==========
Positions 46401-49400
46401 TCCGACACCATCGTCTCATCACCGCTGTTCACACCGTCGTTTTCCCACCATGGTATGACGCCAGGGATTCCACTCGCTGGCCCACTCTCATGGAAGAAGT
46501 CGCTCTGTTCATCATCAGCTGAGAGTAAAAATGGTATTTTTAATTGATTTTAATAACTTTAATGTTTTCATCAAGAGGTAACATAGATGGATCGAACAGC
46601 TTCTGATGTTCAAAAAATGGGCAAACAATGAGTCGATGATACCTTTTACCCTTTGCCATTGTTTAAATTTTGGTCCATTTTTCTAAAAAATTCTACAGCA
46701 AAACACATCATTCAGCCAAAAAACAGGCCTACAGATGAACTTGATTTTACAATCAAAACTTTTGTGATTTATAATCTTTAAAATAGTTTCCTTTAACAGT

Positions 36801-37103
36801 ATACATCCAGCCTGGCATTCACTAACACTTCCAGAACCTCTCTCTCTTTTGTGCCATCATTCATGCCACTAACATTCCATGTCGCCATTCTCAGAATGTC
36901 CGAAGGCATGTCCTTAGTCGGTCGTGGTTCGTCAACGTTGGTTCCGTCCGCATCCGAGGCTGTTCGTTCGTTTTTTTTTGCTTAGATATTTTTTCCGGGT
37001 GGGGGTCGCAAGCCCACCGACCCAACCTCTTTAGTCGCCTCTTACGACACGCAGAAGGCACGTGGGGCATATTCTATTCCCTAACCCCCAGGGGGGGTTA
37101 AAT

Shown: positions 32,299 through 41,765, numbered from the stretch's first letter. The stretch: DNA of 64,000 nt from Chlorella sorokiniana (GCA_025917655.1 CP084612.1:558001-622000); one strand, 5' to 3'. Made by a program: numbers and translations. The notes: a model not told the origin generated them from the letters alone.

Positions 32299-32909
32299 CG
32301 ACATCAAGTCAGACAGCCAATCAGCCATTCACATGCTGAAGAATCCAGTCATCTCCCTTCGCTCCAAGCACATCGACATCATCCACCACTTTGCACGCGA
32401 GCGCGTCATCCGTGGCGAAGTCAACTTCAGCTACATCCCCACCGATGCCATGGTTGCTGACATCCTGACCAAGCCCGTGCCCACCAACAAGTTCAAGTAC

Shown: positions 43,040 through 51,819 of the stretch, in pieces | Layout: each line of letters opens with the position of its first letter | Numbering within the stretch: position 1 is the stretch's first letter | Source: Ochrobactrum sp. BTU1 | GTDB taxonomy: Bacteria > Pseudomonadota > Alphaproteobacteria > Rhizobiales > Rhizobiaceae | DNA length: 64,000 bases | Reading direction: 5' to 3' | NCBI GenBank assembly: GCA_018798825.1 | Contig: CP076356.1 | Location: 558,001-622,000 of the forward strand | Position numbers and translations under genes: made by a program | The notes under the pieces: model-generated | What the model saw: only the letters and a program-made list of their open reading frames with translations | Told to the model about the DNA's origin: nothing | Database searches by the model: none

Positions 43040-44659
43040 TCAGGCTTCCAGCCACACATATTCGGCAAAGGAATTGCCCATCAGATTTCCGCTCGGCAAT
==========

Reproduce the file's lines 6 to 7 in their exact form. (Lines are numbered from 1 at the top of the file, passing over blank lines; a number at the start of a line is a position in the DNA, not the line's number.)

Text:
Positions 36801-37103
36801 ATACATCCAGCCTGGCATTCACTAACACTTCCAGAACCTCTCTCTCTTTTGTGCCATCATTCATGCCACTAACATTCCATGTCGCCATTCTCAGAATGTC